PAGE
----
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John (Gold)
John (Gold)

March 11th, 2003, 7:05 am #40

For Lydia
Lydia, the further along our quit evolves the fewer daily reminders we have of just how bad things once were. The stink that was us is long gone and so is the cough, the wheezing, our yellow fingers and that extra layer of body oil that came from 4,000+ burning chemicals. When's the last time you had to jump in the car and head for the nearest nicotine merchant? When's the last time you badly needed to smoke but couldn't, stood outside in the cold but didn't want to, or dreamed about quitting but doubted the possibility? When is the last time you pulled hard earned money from your purse and paid to destroy a little more of your excess lung capacity? When is the last time you felt like a social outcast? Once vivid memories of living life from inside a pack are vivid no more.

It's good you've returned to recharge your batteries! If you did make a list of reasons for quitting I encourage you to read it through the eyes of lady who wrote it. There is no such thing as just one and there is still only one rule - Never Take Another Puff! John
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John (Gold)
John (Gold)

April 8th, 2003, 6:39 pm #41

What if Freedom was a Heroin Recovery Forum?
What excuse would you find acceptable?
Imagine, for a second, that Freedom is a heroin recovery support group instead of nicotine. Picture each of us as recovering heroin addicts and none of us smokers. When a "great" EXCUSE for relapse comes along what would we each consider putting into our blood stream? Nicotine? No, the thought would never cross our minds. Instead, we'd reach for heroin as we sold our minds on the belief that we could handle "just one" fix and now had the "perfect" reason for injecting it. The recovering alcoholic, the cocaine addict, they'd each reach for their own substance and similar junkie thinking.
All dependency experts agree that the ability of a drug to produce an intoxicating type high is not a measure of its power to create permanent chemical dependency in those who use it. In every drug comparison research study that I've been able to locate (three so far) nicotine has ranked first in "dependence" when compared to heroin, cocaine or alcohol. We can either use this information as another "excuse" or as "motivation" for getting serious about taking our lives back. It will never be easier than it is today to keep our addiction under arrest.
This isn't new information either. The first study findings made headlines in 1988 when the U.S. Surgeon General, Dr. Koop, proclaimed to the world that nicotine was addictive in the same sense as heroin and cocaine. Science has come a long way but there is still much to learn.
We would later learn that the Surgeon General's study findings were only 25 years behind what the tobacco companies had long known. Today we can read industry documents from 1963 declaring that "Moreover, nicotine is addictive. We are, then, in the business of selling nicotine, an addictive drug." Addison Yeaman, Vice President and General Counsel, Brown & Williamson.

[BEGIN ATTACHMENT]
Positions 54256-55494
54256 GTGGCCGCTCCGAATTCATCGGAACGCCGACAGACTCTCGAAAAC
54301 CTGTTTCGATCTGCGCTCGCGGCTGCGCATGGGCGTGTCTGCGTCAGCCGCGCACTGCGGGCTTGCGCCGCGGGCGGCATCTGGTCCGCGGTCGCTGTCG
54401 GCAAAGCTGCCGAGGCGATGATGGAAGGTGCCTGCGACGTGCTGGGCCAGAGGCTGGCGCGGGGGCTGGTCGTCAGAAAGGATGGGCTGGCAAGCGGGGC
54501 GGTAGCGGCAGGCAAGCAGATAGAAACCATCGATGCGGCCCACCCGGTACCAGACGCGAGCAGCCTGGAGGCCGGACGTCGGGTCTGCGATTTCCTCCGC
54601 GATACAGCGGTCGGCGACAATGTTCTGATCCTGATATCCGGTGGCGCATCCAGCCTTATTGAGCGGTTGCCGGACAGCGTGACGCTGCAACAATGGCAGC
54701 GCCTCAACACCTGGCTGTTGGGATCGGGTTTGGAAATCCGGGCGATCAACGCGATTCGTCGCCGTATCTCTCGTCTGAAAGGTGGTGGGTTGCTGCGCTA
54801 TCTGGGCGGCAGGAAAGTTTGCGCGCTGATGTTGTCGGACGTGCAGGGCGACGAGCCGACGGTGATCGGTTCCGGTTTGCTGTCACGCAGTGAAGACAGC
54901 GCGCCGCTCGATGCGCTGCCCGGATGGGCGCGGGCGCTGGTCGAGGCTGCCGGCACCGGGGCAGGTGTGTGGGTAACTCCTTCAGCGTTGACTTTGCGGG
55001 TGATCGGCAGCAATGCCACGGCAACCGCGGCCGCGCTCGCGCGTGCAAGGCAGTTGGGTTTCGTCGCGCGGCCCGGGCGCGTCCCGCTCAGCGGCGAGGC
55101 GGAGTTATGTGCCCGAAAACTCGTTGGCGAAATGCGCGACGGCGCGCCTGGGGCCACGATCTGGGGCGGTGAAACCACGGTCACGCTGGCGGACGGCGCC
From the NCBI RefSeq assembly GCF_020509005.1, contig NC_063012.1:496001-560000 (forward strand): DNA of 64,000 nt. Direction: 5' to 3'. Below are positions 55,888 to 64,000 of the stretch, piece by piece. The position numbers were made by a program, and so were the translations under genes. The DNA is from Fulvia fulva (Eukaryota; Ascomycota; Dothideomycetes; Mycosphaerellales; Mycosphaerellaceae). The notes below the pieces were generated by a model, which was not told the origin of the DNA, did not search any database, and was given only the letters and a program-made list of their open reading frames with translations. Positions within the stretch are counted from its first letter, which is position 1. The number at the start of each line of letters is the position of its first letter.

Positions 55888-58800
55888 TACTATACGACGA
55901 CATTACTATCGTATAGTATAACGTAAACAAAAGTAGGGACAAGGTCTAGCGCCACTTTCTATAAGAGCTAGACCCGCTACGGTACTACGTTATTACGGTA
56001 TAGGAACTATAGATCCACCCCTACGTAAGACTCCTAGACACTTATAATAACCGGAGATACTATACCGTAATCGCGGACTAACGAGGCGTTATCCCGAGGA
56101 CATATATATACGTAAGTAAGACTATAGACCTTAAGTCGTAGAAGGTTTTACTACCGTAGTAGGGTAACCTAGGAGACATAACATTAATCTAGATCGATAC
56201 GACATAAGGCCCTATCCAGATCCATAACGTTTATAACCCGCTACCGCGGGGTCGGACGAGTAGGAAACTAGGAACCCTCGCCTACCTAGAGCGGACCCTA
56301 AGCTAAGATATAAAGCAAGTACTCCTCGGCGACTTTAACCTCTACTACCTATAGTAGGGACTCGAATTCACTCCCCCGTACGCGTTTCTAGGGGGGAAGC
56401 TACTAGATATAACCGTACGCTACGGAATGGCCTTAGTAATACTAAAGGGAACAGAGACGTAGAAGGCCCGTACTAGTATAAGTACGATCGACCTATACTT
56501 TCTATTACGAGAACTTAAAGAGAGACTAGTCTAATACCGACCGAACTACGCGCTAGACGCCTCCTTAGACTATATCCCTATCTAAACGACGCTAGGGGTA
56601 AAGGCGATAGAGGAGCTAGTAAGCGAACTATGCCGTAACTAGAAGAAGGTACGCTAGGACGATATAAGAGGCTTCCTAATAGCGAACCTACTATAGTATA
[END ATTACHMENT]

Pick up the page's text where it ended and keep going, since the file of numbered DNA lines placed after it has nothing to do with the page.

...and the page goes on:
Today we can read industry research papers teaching tobacco industry executives that exact same information that we're all doing our best to share with you here at Freedoma. For example a 1972 Philip Morris document prepared by William L. Dunn, a senior researcher, says ...
"The cigarette should not be construed as a product but a package. The product is nicotine. Think of a puff of smoke as the vehicle for nicotine."
Today scientists are just beginning to understand how addictive substances interact with and alter the brain's normal dopamine delivery circuits to give each type of addict a bit different "aaahhh" sensation. We don't need to become brain scientists in order to taste victory in our lives. All we need to do is remember the most important lesson of all - NEVER TAKE ANOTHER PUFF!
Breathe deep, hug hard, live long! John
No excuse justifies drug relapse - none!
Last edited by John (Gold) on March 2nd, 2009, 9:53 pm, edited 1 time in total.
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John (Gold)
John (Gold)

July 3rd, 2003, 10:28 am #42

Last edited by John (Gold) on February 16th, 2009, 2:51 am, edited 1 time in total.
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John (Gold)
John (Gold)

July 11th, 2003, 9:58 am #43

Whether the easiest or most challenging of your entire journey home,
the next few minutes will be entirely doable!
Last edited by John (Gold) on February 16th, 2009, 2:52 am, edited 1 time in total.
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John (Gold)
John (Gold)

July 28th, 2003, 6:37 pm #44

There's only one rule - no nicotine today, NTAP!
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adnil
adnil

July 30th, 2003, 9:25 am #45

Thanks, I'm still smoke free!! And so is my son, he quit a week ago & I was able to share what I learned with him. He said, Wow, I didn't know one cigarette would put you back on the adddiction. He quit before and now understands it. Thank you, so.... much!!
Last edited by adnil on March 2nd, 2009, 9:54 pm, edited 1 time in total.
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John (Gold)
John (Gold)

August 13th, 2003, 11:39 pm #46